The difference is that the flow is insufficient to fully open the gravity swing check and it fails to open enough to produce the Cv it is capable of. This also has a detrimental effect on the service life of the valve as it means the flapper will be unstable and moving constantly, subject to wear and tear; and a shorter life than could be expected if it were properly sized.

The single flapper wafer check takes the 7 ft/sec water and momentarily increases the velocity at the disc through a decrease in orifice size to lift the flapper fully, a position where it is stable and achieves the highest installed Cv. This requires an engineered and sized inlet orifice, what we call a Venturi inlet.

If we install line-sized check valves that have not been sized for low and normal flow conditions and they do not fully open the disc, we should expect shortened life. This is due to the mechanical movement of the disc as the flowrate varies, however slightly, during the valve’s service life and the turbulence and the vibration that result from it. If we installed properly sized check valves for minimum flow rates and obtain 100% Cv, then we will always achieve 100% Cv on the higher flowrates. Once fully open we should expect longer life through the flapper’s stable position – 100% open is 100% open.

In order to properly size a check valve, you must determine the minimum velocity required to fully lift the disc. Then find the mean velocity of flow in the piping system and ensure it is greater than or equal to the minimum required velocity.

Variables:
v = mean velocity of flow (ft/s)
r = weight density of fluid (lb/ft3)
V = specific volume of fluid (ft3/lb)
Q= rate of flow (usgpm)
d = internal diameter (in)

To determine the minimum velocity required to fully lift the disc of a wafer body swing check valve, we use the following formula:(note we use Hy-Grade Inc, series T venturi inlet single flapper for the formula as they have extensive flow testing results)

vmin = 55 √(V), where V = 1/ r

Determine the mean velocity of flow in the pipe using the following formula:

v = 0.4085 (Q / d2)

Example:

Given: A venturi inlet single flapper check valve is required for an 8” Class 150 (Schedule 40) pipe carrying 60ºF water at 650 US gallons per minute.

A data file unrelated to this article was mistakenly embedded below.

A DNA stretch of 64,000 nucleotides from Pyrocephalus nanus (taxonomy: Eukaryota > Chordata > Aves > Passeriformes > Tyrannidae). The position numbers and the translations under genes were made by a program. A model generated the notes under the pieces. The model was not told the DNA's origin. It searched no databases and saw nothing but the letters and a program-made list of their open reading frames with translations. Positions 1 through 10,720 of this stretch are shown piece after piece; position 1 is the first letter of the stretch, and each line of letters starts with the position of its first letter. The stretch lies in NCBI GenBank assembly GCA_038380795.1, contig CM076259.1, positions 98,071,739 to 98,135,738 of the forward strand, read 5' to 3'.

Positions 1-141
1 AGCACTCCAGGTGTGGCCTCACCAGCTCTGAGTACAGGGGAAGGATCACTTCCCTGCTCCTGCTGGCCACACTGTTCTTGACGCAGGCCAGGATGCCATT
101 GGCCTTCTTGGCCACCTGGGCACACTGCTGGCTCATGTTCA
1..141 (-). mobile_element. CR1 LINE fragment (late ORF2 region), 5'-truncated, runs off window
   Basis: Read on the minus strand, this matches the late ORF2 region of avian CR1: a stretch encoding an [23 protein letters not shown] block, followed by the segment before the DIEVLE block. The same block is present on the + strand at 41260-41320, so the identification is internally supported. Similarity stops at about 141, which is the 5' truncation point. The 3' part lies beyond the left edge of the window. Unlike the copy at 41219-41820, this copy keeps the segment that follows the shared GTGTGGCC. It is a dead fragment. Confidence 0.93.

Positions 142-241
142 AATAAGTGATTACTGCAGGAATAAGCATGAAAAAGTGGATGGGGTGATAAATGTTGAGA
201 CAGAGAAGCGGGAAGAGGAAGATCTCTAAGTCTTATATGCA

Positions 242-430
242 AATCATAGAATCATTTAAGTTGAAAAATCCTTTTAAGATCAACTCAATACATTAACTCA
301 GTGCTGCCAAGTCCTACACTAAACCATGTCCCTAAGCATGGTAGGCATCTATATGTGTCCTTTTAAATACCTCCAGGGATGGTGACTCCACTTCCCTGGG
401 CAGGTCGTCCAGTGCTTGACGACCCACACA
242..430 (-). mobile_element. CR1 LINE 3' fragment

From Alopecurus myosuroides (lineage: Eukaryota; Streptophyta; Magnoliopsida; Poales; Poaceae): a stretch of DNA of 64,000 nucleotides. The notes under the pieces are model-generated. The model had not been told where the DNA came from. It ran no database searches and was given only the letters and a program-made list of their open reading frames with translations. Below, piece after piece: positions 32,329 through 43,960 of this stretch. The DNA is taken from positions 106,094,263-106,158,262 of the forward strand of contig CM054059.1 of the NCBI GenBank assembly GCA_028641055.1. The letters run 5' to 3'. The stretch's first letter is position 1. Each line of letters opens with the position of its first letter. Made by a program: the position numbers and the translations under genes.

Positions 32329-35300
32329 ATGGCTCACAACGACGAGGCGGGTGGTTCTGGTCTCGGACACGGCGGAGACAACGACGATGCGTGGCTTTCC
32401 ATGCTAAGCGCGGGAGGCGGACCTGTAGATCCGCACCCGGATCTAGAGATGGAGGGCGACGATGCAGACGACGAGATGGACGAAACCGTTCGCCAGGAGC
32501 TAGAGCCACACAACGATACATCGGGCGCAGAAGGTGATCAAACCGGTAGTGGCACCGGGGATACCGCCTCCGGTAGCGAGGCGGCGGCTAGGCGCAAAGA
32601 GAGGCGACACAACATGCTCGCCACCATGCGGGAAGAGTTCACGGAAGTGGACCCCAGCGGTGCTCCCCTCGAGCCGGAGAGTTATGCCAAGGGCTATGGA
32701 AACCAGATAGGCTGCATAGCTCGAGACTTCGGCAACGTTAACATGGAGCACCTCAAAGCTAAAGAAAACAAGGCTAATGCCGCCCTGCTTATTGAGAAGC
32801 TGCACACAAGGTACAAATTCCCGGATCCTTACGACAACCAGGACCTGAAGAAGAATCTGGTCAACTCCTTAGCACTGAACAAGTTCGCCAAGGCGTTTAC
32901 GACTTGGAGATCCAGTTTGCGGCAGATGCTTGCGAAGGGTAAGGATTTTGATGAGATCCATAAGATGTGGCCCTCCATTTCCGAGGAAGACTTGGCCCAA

r = 62.364 lb/ft3

d4” Schedule 40 = 4.026 in
d6” Schedule 40 = 6.065 in
d8” Schedule 40 = 7.981 in
d10” Schedule 40 = 10.020 in
d12” Schedule 40 = 11.938 in

Find: Proper sized venturi inlet single flapper wafer check valve for the application

1. V = 1/62.364 = 0.016035 ft3/lb
vmin = 55 √(V) = 55 √(0.016035) = 6.96 ft/s
2. v = 0.4085 (650 / 7.9812) = 4.17 ft/s
3. Since v is less than vmin, an 8” valve will be too large. Now try a 6”:

v = 0.4085 (650 / 6.0652) = 7.22 ft/s

Based on the calculations above, a 6” HyGrade T series check valve should be installed in this 8” Class 150 line because the velocity of 7.22 ft/s is higher than 6.96 ft/s and the valve will be fully opened. Since all components of Hy-Grade valves are machined in-house, Hy-Grade can custom make a valve with 6” internals (or virtually any inlet venturi) to fit 8” flanges to eliminate the need of piping reducers.

The data required to properly size check valves may not be readily available, but the effort necessary to obtain it will more than be repaid by the significant improvement in service life and operational performance. Our analysis of many check valve installations demonstrates with a high degree of confidence that the majority of check valves  are oversized.

In summary, when you properly size check valves for the application you will often or always gain several advantages:

• Smaller valves that cost less
• Longer lived valves due to flapper stability
• Higher performance due to less wear and
tear on the flapper and seat
• Lower downstream piping issues

About the Author

Ross, President of CGIS, is a voting member of ASTM on the G04 Gaseous Oxygen Committee and serves on Manufacturers Standardization Society (MSS) as a task force member on C-114 Steel Valves and C-409 Knife Gates. Currently Ross is a member of the task force to write and publish a new Standard on Severe Service Valve Testing.

*This article was originally published in Valve World Americas, March 2016 issue.